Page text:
Banning contests does hurt the hunting community but doesn't address what may be a reasonable argument to have about the management of coyotes in the state. Anti-hunting zealots aside, if there are concerns from some of the non-hunters that coyotes are being shot and wasted, then F&W should have put a tag fee on them. It shows the resource has a recognized value, and it raises funds for F&W that can go the study and management of predators in general or habitat or whatever. We are trying to reduce deer numbers too and I still have to pay $5 for every doe permit even in areas where they never sell out. Leave the contests out of it.

Hopefully it's a situation the hunting community can learn from because I am sure it will be coming up again soon.
There are a number of studies reporting the need for removing coyotes by hunting and trapping. Unfortunately the hunting trapping community on average doesn’t use their computer to educate themselves. Search engines easily pick up studies and from there more studies can be found.

What is starting out as “coyote hunting contest” is already being morphed into “Wildlife killing contest”. In my opinion the heart of the issue is Wanton Waste not contest.
 

JDK

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I understand wanton waste and actually agree with most of the regulations against this. I might have missed it but where did it say that most of the coyotes killed end up in the dump? If I did miss it I apologize. Si, what is next? Woodchuck hunting? Crow hunting?

“Hunters” openly opposed are a bigger enemy than the antis
 

outdoorsman

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I understand wanton waste and actually agree with most of the regulations against this. I might have missed it but where did it say that most of the coyotes killed end up in the dump? If I did miss it I apologize. Si, what is next? Woodchuck hunting? Crow hunting?

“Hunters” openly opposed are a bigger enemy than the antis
I can’t write to specifics on the Mass situation however the consensus among those against coyote contest and hunting coyotes widely claim animals taken are discarded without any type of use.
 
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trackah

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Speak Up Now

Bob Durand, the newest member of the Mass Fish and wildlife board, spoke at our bi-monthly club meeting last night. Bob was the lone opposition to passing the coyote contest and wanton waste bill currently before the board. As a result of his lone opposition the decision was made to open this subject up to public comment. If you have an opinion regarding these topics your time to comment is now as they will be meeting shortly.

Bob made some really good points regarding these subjects, I would suggest you read up on the issue and share your feelings. Realize that the board is being heavily influenced by peta type, well organized anti hunting groups. You can write the board at:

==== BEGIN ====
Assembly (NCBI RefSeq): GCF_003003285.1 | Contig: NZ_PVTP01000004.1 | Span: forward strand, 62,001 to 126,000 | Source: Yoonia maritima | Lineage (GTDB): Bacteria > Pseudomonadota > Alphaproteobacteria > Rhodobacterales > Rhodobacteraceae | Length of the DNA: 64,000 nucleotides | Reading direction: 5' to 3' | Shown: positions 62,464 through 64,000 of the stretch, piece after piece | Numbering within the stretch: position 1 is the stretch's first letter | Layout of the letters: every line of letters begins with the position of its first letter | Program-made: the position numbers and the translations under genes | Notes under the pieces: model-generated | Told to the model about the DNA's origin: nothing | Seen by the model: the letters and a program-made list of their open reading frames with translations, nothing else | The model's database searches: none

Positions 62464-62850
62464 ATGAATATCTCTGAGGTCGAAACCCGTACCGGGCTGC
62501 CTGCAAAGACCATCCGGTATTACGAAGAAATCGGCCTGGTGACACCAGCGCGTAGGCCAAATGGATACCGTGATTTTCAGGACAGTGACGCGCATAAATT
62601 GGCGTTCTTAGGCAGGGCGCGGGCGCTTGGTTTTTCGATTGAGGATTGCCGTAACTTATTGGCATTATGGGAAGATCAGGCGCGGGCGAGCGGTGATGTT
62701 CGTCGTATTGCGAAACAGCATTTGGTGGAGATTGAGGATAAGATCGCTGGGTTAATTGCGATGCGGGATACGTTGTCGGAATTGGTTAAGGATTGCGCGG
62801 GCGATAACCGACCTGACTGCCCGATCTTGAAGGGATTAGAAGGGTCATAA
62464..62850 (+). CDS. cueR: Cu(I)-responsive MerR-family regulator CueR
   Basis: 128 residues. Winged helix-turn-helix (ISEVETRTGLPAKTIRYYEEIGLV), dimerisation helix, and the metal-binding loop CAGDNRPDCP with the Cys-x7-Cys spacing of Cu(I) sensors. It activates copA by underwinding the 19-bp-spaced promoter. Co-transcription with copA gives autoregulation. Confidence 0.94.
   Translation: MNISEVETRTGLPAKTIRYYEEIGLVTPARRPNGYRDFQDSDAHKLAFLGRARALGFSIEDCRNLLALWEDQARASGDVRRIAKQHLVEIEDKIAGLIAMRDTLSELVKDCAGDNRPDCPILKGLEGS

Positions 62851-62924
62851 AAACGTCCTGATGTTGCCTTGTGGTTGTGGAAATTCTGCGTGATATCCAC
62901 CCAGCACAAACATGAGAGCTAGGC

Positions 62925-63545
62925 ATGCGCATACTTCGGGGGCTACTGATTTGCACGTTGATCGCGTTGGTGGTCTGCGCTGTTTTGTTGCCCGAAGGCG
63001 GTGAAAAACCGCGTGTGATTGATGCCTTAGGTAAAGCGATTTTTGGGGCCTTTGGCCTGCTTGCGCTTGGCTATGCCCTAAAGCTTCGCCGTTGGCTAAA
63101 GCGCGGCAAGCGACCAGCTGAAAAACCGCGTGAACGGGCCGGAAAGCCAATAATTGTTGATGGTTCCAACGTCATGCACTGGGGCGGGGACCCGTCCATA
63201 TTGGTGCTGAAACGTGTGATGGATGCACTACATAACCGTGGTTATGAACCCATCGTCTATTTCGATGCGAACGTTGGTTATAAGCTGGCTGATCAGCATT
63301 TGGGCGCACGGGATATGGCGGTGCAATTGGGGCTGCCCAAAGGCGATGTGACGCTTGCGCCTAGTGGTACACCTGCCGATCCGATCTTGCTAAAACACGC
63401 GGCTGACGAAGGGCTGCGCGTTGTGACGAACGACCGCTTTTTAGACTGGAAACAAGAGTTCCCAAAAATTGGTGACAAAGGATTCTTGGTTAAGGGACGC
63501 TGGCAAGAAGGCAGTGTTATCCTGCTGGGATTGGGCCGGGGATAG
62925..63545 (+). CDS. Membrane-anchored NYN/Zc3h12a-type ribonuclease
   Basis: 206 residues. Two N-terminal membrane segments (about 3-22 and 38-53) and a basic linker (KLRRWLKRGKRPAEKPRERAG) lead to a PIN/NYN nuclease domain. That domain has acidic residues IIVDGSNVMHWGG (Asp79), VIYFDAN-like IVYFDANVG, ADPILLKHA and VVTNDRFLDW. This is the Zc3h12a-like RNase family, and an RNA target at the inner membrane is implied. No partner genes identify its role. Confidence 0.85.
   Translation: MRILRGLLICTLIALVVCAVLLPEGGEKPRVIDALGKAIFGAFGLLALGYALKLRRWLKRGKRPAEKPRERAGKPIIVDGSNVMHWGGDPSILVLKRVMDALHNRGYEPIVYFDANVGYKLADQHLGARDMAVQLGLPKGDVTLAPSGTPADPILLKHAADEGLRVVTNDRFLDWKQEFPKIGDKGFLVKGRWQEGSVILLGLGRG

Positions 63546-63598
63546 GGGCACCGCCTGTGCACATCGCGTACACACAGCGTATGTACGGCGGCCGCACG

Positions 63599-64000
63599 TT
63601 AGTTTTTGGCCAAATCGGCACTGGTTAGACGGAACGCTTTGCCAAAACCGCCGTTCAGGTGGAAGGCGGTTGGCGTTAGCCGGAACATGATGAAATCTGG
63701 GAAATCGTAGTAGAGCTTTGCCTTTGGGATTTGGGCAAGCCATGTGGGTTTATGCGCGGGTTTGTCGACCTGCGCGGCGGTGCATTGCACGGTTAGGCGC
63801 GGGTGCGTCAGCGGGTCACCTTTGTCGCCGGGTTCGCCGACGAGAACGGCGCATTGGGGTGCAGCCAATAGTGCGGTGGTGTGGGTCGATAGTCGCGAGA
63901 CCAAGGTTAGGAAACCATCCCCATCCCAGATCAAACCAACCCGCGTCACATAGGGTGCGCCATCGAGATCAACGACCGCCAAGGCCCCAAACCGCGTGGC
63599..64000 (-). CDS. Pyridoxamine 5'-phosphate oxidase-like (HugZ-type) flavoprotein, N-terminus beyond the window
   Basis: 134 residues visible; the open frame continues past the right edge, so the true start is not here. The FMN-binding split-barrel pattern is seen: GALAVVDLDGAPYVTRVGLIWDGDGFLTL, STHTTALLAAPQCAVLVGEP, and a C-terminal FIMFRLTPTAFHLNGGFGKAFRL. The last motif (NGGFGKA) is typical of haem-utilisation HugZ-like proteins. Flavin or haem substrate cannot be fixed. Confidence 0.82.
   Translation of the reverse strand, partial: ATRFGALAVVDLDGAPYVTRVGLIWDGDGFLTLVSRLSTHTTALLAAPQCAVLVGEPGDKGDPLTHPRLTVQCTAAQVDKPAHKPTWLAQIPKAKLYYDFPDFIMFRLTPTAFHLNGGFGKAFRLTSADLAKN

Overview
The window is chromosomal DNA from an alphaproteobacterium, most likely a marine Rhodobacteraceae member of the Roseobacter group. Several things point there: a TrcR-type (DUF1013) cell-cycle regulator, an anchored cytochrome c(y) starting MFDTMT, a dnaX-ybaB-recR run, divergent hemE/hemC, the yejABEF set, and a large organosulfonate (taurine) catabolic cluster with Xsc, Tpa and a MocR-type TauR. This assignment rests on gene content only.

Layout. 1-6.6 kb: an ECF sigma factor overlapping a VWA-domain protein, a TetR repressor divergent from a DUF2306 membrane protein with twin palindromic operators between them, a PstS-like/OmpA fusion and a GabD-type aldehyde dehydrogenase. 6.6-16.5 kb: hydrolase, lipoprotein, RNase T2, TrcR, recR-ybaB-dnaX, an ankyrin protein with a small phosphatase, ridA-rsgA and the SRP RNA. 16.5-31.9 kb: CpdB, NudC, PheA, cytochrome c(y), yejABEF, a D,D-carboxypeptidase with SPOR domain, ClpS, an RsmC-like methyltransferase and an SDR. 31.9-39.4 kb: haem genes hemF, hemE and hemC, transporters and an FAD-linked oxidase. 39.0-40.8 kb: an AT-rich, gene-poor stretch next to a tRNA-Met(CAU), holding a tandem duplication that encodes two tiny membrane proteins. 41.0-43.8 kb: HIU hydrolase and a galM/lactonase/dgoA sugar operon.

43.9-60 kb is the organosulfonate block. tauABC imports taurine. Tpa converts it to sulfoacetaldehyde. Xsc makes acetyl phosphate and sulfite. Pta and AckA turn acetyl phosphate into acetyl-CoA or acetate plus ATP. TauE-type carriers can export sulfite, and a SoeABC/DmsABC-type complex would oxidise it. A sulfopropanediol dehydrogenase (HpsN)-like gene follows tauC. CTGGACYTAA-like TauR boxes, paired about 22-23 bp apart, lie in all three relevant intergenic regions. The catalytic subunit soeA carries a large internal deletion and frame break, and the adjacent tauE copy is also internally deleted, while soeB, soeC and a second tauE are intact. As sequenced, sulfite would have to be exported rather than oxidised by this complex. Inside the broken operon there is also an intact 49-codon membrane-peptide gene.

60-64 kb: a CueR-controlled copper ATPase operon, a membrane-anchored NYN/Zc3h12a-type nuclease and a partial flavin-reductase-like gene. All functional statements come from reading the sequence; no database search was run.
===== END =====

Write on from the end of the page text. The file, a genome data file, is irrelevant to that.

MassWildlife Field Headquarters
1 Rabbit Hill Road
Westborough, MA 01581

I usually keep to myself regarding these subjects write my letters without spreading the word of my opinions but we must keep in mind our way of life is under attack on many many fronts. we all bitched and moaned when Mass voters were hoodwinked into banning leg hold traps due to pictures on the tv of poor little poodles whining in a trap. next will be coyote contest, then deer pools, trout contest, etc, etc.

Speak now or you will be telling your grand kids hunting stories instead of being with them while they make their own.

sorry being so long winded. best of luck to everyone in the coming season
Trackah
 

AMT1379

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Bob Durand, the newest member of the Mass Fish and wildlife board, spoke at our bi-monthly club meeting last night. Bob was the lone opposition to passing the coyote contest and wanton waste bill currently before the board. As a result of his lone opposition the decision was made to open this subject up to public comment. If you have an opinion regarding these topics your time to comment is now as they will be meeting shortly.

Bob made some really good points regarding these subjects, I would suggest you read up on the issue and share your feelings. Realize that the board is being heavily influenced by peta type, well organized anti hunting groups. You can write the board at:

MassWildlife Field Headquarters
1 Rabbit Hill Road
Westborough, MA 01581

I usually keep to myself regarding these subjects write my letters without spreading the word of my opinions but we must keep in mind our way of life is under attack on many many fronts. we all bitched and moaned when Mass voters were hoodwinked into banning leg hold traps due to pictures on the tv of poor little poodles whining in a trap. next will be coyote contest, then deer pools, trout contest, etc, etc.

Speak now or you will be telling your grand kids hunting stories instead of being with them while they make their own.

sorry being so long winded. best of luck to everyone in the coming season
Trackah
Thanks for the update!